In this project, our aim is to apply innovative methods of multi-variate time series clustering to identify student behavior. In particular, the student will have access to the data from a controlled experiment with a pre and post-test as well as pre- and post-qualitative survey. In agreement with the student, possible projects may involve the following:
- Exploring different techniques to manipulate multi-dimensional data including Self-Organizing Map (SOM).
- Use clickstream data to identify learning strategies (self-regulated learning).
- Good programming skills (Python).
- Having taken MLBD or taking it next semester is a plus!
- Basic German is a plus (but not necessary at all)!
This semester project is aimed at one MSc student, who will work with Paola Mejia.
Project 4: Robust Machine Learning for Counterfactual Explanations PROJECT TAKEN
In human-centric deep learning, providing explanations for why the prediction was made is particularly important. In previous work from the ML4ED lab, we’ve seen counterfactuals generated by contrastive and traditional methods choose a varied collection of features as important across a collection of data points. For each datapoint, the features chosen often reflect small decision boundary differences; a passing student could be a failing student with very minimal differences in feature values. This leads to the question — is it the model that has such an unstable decision boundary, or is it the explainability method?
Robustly training ML models has shown promising results in generating more distinct decision boundaries, improved generalizability, and clearer interpretations. The student will be examining the implications of robustly trained models for explanation generation (starting with counterfactuals and moving to other post-hoc methods like LIME or SHAP). In this project, the student will work towards answering a few questions: 1) What are the implications of training robust models in the space of ML for education? 2) Can these robustly trained models generate higher quality (less variable and more useful) explanations?
- an interest in: Neural Networks, Clickstream Analysis, Explainable AI, ML Robustness.
- proficiency in: Python; Machine Learning Algorithms; Jupyter Notebooks; PyTorch / Tensorflow.
This semester project is aimed at one MSc student with strong technical skills. The student will work with Vinitra Swamy.
Project 5: Designing Human-Centered and Intelligent Chatbots for Education PROJECT TAKEN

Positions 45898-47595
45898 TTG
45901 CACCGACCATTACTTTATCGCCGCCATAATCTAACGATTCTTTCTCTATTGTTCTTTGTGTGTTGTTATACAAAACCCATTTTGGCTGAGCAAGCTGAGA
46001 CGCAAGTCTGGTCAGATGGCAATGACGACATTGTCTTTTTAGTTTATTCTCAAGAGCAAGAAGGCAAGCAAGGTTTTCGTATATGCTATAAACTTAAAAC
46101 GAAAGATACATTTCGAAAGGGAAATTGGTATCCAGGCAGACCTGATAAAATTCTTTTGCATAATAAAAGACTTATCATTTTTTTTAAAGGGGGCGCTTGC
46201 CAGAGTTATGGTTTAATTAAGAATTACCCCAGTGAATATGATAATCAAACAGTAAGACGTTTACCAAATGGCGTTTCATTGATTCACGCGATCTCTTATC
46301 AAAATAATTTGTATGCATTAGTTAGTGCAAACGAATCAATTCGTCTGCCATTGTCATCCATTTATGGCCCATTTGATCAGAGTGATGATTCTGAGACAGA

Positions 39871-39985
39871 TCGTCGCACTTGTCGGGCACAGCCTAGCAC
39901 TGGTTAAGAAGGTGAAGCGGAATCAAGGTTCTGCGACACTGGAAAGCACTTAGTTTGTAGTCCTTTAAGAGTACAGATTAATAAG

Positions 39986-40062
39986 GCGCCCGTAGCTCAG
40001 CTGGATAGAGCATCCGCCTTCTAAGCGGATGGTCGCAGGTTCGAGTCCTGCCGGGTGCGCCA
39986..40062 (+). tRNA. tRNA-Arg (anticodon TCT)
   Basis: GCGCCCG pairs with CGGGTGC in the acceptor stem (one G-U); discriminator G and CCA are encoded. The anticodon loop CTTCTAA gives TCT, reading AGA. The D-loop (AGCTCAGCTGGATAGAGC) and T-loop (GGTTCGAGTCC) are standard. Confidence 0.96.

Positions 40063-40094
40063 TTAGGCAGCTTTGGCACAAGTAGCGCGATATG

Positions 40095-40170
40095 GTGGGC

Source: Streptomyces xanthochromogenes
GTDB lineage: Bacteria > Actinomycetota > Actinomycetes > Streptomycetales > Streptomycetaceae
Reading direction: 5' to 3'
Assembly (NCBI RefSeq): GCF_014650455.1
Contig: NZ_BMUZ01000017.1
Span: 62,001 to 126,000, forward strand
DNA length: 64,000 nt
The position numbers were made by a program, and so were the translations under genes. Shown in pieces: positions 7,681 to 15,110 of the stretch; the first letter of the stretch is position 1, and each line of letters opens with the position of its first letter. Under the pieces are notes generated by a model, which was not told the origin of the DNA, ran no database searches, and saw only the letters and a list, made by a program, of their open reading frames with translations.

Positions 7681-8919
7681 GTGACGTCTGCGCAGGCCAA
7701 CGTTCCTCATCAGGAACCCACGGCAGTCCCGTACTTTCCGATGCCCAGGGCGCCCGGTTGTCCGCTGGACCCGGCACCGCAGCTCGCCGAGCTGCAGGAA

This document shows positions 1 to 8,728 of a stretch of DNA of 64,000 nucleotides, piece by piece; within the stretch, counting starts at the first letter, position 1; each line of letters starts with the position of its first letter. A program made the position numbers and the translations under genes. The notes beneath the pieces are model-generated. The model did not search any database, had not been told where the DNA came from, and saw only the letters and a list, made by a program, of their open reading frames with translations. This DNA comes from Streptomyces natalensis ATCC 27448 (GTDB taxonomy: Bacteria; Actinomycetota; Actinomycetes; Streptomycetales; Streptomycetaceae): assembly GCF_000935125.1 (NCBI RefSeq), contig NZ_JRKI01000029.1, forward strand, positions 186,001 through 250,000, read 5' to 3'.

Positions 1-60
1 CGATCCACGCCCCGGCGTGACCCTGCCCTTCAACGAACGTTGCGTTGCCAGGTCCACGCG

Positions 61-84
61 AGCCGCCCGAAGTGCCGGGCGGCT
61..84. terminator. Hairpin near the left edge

A promising way to support students to learn metacognition skills and enable teachers to convey it to classes of large sizes bears be the usage of adaptive technology-based applications in a student’s learning journey. Recent advances in Machine Learning and Natural Language Processing are a promising approach, e.g., to provide students with adaptive skill feedback during a writing task or with individual tutoring in the form of a dialogue-based chatbots.
In this project, students should build upon recent advantages in the field of Machine Learning and Natural Language Processing to conceptualize and design new learning innovations in the field of conversational agents (aka chatbots). The aim is to design new forms of conversational learning interaction and experiences to improve self-regulated learning of students. Hence, the task of this project will be to design, build and evaluate a novel chatbot to conduct reflective exercises at vocational schools in Switzerland. The objective would be to research the design and the effects of a chatbot for self-regulated learning on students’ reflection skills and their learning perception. By combing human-centered design and state-of-the-art modeling techniques, the student will closely work with the supervisor to solve a real-world educational problem. The student can rely on a set of already existing data, code, tools, and knowledge to work with the supervisor together on a novel learning tool for an impactful instantiation in a school.
- an interest in: Intelligent Writing Support Systems, Conversational Agents, Human-Computer Interaction, Natural Language Processing
- Preferred skills: Python, Data Analysis, Machine Learning, Human-Centered Design, Natural Language Processing
Python libraries for NLP and ML (e.g. spacy, NLTK), frameworks for web tool development, e.g., React
This semester project is aimed at one MSc student who will work with Thiemo Wambsgans.
Project 6: Explainable Course Recommendation via Knowledge Graph Reasoning PROJECT TAKEN
Equipping Recommender Systems with Knowledge Graphs and/or Reinforcement Learning agents is a common practice in order to increase their predictive performances and to propose more personalized recommendations. However, thanks to their structure and explicit relations between entities, KGs have also been used to enhance the explainability of RS predictions. Recently, new approaches to explainable recommendation via RL-based path reasoning on KGs have been explored in order to provide intuitive explanations to RS users.
The objective is to provide the first RL models for explainable course recommendation using skill/competence Knowledge Graph Reasoning. The uniqueness is at the intersection between the integration of skills (from the KG) and the application of RL and KGs for explainable recommendation. This project is the first step to the development of an explainable course path recommendation.
- Required Skills: Experience with Python
- Preferred Skills: Experience with Pytorch, Recommender Systems and Reinforcement Learning
- Bonus Skills: Chinese
This semester project is aimed at one MSc student, who will work with Jibril Frej